Wayfair (NYSE:W) stock rose 5.2% on April 27 despite Stifel’s rating downgrade. Notably, Stifel lowered Wayfair’s rating to “hold” from “buy.” According to Stifel’s analysts, Wayfair stock has already crossed the target price of $115, which they assigned last week. The stock has risen over 400% compared to its low on March 19.
Customers have to stay home due to lockdowns amid the COVID-19 pandemic. Wayfair and other online players benefit from increased online shopping. Wayfair’s extensive merchandise assortment and quick delivery have helped it meet the spike in demand. Recently, the company provided a positive business update.
However, certain analysts think that the surge in online orders might be temporary. Many rival retailers might reopen stores soon. Various states have been discussing plans to reopen the economy. Also, consumer spending on discretionary items might decline amid rising unemployment.
Will Wayfair post impressive Q1 results?
Wayfair will likely report its first-quarter results on May 5. In the business update provided on April 6, the company indicated that it’s optimistic about meeting or exceeding its first-quarter guidance. The company predicted first-quarter revenue growth of 15%–17%. Meanwhile, the adjusted EBITDA margin guidance range was -7.3% to -7.8% for the first quarter.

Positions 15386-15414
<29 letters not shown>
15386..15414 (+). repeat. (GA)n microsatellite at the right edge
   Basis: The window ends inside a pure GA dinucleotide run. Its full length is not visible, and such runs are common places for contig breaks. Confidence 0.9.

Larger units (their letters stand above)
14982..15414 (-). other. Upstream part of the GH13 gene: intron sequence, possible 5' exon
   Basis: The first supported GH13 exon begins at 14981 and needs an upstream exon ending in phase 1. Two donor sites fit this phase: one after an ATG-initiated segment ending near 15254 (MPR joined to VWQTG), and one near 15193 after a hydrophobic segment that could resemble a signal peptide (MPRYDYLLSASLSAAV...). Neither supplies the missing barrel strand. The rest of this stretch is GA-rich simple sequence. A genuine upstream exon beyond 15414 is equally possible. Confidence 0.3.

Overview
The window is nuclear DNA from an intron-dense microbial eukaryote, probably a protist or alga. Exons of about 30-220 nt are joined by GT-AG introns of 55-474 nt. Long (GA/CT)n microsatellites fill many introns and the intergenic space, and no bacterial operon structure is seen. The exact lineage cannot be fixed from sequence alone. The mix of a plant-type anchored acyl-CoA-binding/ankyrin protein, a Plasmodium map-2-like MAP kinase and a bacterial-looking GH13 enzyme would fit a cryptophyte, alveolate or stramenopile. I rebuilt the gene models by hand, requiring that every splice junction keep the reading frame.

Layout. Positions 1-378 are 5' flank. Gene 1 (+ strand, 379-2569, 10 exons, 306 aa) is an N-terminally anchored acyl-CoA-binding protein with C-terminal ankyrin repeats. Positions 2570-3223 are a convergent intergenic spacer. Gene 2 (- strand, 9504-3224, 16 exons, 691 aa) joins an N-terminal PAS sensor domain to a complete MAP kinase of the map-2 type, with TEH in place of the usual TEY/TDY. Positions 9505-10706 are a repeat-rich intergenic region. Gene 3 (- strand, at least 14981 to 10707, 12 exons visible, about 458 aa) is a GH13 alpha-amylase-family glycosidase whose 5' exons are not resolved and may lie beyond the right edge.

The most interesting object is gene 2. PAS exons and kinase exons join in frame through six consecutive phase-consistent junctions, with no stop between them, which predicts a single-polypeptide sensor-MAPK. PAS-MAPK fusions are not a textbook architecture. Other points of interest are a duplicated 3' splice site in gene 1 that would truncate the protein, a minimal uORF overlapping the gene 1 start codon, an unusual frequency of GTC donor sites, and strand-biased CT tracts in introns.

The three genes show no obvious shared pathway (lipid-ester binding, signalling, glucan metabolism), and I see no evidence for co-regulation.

Wayfair is optimistic about its first-quarter results due to the strong growth rates that it experienced amid the COVID-19 outbreak. The company’s gross revenue growth was slightly below 20% year-over-year in January, February, and early March. However, the revenue growth rate more than doubled towards the end of March as COVID-19 restrictions emerged. According to Wayfair, the strong run-rate continued in April.
Analysts expect the company’s first-quarter revenue to grow 18.4% to $2.30 billion. They expect the adjusted loss per share to widen to $2.60 in the first quarter of 2020 compared to an adjusted loss per share of $1.62 in the first quarter of 2019.
Wayfair hasn’t turned profitable yet. The company, which went public in 2014, continues to face huge competition from department stores and big-box retailers like Lowe’s and Home Depot (NYSE:HD) as well as other larger online retailers like Amazon.
Wayfair incurs huge advertising expenses to create visibility in a highly competitive market. A higher headcount and investments in international expansion have also been hurting the company’s bottom line. Wayfair’s reported net loss increased significantly to $10.68 per share in 2019 compared to $5.63 in 2018. The losses widened despite 34.6% revenue growth. The company is taking several steps to improve its profitability, including headcount reduction.
Wayfair stock has risen 42.5% year-to-date as of April 27. Among the analysts following the stock, 13 recommend a “buy,” 13 recommend a “hold,” and six recommend a “sell.” Currently, the average 12-month target price of $80.79 for the stock indicates a potential downside of 37%.